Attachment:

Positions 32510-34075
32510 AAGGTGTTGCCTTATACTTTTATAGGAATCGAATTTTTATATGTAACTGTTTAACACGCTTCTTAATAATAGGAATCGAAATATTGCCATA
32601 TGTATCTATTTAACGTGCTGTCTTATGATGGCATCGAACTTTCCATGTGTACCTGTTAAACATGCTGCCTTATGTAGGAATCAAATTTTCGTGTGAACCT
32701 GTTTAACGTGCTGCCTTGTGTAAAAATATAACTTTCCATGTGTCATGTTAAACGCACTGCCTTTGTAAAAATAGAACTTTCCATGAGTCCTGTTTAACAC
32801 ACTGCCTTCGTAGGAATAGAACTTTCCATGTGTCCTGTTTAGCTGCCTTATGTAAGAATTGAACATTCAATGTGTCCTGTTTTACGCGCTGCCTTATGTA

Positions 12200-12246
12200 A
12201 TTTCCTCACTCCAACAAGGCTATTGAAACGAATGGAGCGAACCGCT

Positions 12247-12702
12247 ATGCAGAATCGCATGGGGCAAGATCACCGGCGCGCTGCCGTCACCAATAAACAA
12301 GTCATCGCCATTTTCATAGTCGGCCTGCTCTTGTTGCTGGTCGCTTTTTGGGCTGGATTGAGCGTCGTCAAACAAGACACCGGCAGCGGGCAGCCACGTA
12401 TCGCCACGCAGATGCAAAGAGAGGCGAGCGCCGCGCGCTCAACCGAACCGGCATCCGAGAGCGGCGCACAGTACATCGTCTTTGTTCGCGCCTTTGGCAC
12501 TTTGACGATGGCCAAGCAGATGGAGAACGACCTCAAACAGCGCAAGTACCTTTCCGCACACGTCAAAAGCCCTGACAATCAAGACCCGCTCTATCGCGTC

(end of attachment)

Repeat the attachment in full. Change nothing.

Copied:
Positions 32510-34075
32510 AAGGTGTTGCCTTATACTTTTATAGGAATCGAATTTTTATATGTAACTGTTTAACACGCTTCTTAATAATAGGAATCGAAATATTGCCATA
32601 TGTATCTATTTAACGTGCTGTCTTATGATGGCATCGAACTTTCCATGTGTACCTGTTAAACATGCTGCCTTATGTAGGAATCAAATTTTCGTGTGAACCT
32701 GTTTAACGTGCTGCCTTGTGTAAAAATATAACTTTCCATGTGTCATGTTAAACGCACTGCCTTTGTAAAAATAGAACTTTCCATGAGTCCTGTTTAACAC
32801 ACTGCCTTCGTAGGAATAGAACTTTCCATGTGTCCTGTTTAGCTGCCTTATGTAAGAATTGAACATTCAATGTGTCCTGTTTTACGCGCTGCCTTATGTA

Positions 12200-12246
12200 A
12201 TTTCCTCACTCCAACAAGGCTATTGAAACGAATGGAGCGAACCGCT

Positions 12247-12702
12247 ATGCAGAATCGCATGGGGCAAGATCACCGGCGCGCTGCCGTCACCAATAAACAA
12301 GTCATCGCCATTTTCATAGTCGGCCTGCTCTTGTTGCTGGTCGCTTTTTGGGCTGGATTGAGCGTCGTCAAACAAGACACCGGCAGCGGGCAGCCACGTA
12401 TCGCCACGCAGATGCAAAGAGAGGCGAGCGCCGCGCGCTCAACCGAACCGGCATCCGAGAGCGGCGCACAGTACATCGTCTTTGTTCGCGCCTTTGGCAC
12501 TTTGACGATGGCCAAGCAGATGGAGAACGACCTCAAACAGCGCAAGTACCTTTCCGCACACGTCAAAAGCCCTGACAATCAAGACCCGCTCTATCGCGTC